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Thursday, December 02, 2010

Jesus Christ, Creation & Chaos — Genesis 1:1-2 Septuagint (LXX) part 2

Gen. 1:1 ἐν ἀρχῇ ἐποίησεν ὁ θεὸς τὸν οὐρανὸν καὶ τὴν γῆν  2 ἡ δὲ γῆ ἦν ἀόρατος καὶ ἀκατασκεύαστος καὶ σκότος ἐπάνω τῆς ἀβύσσου καὶ πνεῦμα θεοῦ ἐπεφέρετο ἐπάνω τοῦ ὕδατος  3 καὶ εἶπεν ὁ θεός γενηθήτω φῶς καὶ ἐγένετο φῶς

RE: the LXX rendering of  Gen 1:2a ‏והארץ היתה
Here we see vav + noun + finite verb, Wenham[1] states that the syntax of Gen 1:2a makes the first clause “disjunctive”.  The LXX renders this ἡ δὲ γῆ ἦν. The particle δὲ is not typically a disjunctive in Hellenistic Greek.This could be a quibble over metalanguage, Hellenistic Greek people don’t always use the same metalanguage as the Biblical Hebrew people.

I am working on the assumption that the discourse function of δὲ is to mark development in the narrative. I am wondering if δὲ in the “translation greek” of Gen LXX is used to mark development or if it if merely represents some surface structure feature in the Hebrew vorlage. To address this question I compared the usage of δὲ and καὶ within Gen LXX.  

I built several search patterns,  for example:  “noun  δὲ  verb” and “article δὲ noun verb” and ran them against Gen LXX, studied the corresponding hebrew text (MT) to see what was potentially[2] the vorlage reading behind the LXX Old Greek (OG). I did a similar searches using “καὶ [article] noun verb” to see how it compared to the “noun  δὲ  verb” pattern. Here are two examples:

Gen. 4:3 καὶ ἐγένετο μεθ᾿ ἡμέρας ἤνεγκεν Καιν ἀπὸ τῶν καρπῶν τῆς γῆς θυσίαν τῷ κυρίῳ  4 καὶ Αβελ ἤνεγκεν καὶ αὐτὸς ἀπὸ τῶν πρωτοτόκων τῶν προβάτων αὐτοῦ   

Gen. 6:1 καὶ ἐγένετο ἡνίκα ἤρξαντο οἱ ἄνθρωποι πολλοὶ γίνεσθαι ἐπὶ τῆς γῆς καὶ θυγατέρες ἐγενήθησαν αὐτοῖς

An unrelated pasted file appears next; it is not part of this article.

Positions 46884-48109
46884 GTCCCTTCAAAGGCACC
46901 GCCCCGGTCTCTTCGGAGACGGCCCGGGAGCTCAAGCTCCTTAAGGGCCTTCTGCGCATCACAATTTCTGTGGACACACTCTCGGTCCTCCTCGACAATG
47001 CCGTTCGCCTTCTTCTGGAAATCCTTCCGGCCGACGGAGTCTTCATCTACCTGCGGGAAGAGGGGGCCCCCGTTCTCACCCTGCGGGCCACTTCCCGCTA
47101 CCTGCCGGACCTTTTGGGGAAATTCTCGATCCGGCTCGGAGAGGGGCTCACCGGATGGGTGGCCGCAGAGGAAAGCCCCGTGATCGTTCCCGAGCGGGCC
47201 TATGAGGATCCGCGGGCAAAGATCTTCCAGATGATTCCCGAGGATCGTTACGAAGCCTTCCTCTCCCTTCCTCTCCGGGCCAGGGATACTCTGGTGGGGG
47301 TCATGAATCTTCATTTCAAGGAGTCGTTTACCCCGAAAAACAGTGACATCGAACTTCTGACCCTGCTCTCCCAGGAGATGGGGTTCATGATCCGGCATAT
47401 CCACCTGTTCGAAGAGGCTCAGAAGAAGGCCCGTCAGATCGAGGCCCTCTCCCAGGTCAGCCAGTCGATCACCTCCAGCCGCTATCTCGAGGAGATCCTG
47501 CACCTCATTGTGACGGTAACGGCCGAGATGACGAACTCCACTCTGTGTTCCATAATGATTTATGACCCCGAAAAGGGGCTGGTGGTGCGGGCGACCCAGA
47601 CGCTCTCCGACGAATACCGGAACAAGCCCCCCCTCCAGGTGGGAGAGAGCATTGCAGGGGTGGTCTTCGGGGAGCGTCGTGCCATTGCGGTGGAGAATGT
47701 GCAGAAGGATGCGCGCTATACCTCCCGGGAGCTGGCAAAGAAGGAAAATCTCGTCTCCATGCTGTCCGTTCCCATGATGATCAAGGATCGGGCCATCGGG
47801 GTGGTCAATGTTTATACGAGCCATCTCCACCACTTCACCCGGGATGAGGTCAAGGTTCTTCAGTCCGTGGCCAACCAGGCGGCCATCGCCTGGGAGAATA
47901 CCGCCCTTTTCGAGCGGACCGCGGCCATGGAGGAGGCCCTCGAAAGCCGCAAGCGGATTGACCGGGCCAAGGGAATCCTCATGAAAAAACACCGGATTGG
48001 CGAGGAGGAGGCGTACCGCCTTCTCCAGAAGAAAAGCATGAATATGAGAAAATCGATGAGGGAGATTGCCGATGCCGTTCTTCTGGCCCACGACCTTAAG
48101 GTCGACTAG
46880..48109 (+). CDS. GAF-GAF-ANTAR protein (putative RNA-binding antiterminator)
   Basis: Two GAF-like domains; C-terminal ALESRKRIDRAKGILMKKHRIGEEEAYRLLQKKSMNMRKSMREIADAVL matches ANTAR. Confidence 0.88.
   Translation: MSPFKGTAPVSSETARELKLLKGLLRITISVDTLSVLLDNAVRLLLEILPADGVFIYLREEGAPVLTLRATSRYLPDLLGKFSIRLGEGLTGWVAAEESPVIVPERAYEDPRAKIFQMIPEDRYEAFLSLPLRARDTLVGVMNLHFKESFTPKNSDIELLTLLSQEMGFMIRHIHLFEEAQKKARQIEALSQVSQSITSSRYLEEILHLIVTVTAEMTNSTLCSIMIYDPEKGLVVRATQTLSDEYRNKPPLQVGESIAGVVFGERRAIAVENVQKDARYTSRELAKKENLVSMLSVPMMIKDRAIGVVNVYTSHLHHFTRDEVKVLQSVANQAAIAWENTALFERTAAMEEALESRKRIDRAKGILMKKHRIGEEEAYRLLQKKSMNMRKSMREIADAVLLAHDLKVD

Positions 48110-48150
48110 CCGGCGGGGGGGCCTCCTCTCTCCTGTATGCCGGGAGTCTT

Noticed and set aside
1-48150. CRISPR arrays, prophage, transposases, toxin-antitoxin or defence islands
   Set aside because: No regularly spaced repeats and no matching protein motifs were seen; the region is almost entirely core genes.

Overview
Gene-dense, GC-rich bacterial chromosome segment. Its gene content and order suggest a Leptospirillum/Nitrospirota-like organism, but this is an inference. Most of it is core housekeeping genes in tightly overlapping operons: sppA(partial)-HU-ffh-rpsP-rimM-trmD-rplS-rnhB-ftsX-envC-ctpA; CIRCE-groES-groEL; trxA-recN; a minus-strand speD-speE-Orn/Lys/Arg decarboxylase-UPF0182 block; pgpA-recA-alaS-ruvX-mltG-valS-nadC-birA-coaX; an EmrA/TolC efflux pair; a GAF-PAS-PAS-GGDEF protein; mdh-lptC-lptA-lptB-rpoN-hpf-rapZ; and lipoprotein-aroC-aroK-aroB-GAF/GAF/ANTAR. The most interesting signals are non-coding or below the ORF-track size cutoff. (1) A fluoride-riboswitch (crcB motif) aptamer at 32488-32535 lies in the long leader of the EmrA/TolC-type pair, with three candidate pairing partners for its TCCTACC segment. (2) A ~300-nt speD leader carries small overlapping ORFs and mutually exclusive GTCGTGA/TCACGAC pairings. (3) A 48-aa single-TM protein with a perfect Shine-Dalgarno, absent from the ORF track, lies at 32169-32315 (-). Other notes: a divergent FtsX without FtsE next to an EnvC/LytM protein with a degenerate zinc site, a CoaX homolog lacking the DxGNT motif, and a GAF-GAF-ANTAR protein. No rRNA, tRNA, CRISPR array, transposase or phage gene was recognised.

After several hours of building searches I am now drowning in data. The discourse function of καὶ in καὶ Αβελ ἤνεγκεν and καὶ θυγατέρες ἐγενήθησαν appears to be similar to δὲ in the “noun  δὲ  verb” pattern. I don’t detect any sort of preference in Gen LXX for δὲ over καὶ when the Hebrew text reads “vav [article] noun verb” both δὲ and καὶ appear where they seem to mark development in the narrative. In some of the examples δὲ or καὶ appear to be mildly adversative, but that would not necessarily negate the development function. This is all very preliminary and uncertain. I’m sure someone has written a monograph on this but I’d rather study the text than read monographs.

Well, I spent some more hours on this, looking at the literature on the use of  δὲ and καὶ in discourse marking in Gen LXX. I have some doubts about pursuing this further, I don't think the use of δὲ in Gen 1:2 is going to shed much light on the difficult exegetical problems in that text. Here is a quote from S. Levinsohn[3] from his discussion of Gen. 22:4–6

I am not suggesting for a moment that δέ in the LXX is used to signal perceived DUs [development units] in the Hebrew text. I am simply observing that, by rendering waw with δέ, its translators may have been reacting instinctively to the discourse significance of the seemingly redundant references to Abraham in this passage.
Levinsohn was looking at redundant participant reference in the MT of Genesis as a means of marking development.

[1] Gordon J. Wenham  Genesis WBC v1, p.15

[2] We do not have the vorlage for the LXX (Old Greek) of Genesis.

[3] Stephen H. Levinsohn, Towards a Typology of Story Development Marking (Repeatedly Naming the Subject: The Hebrew Equivalent of Greek ∆έ)


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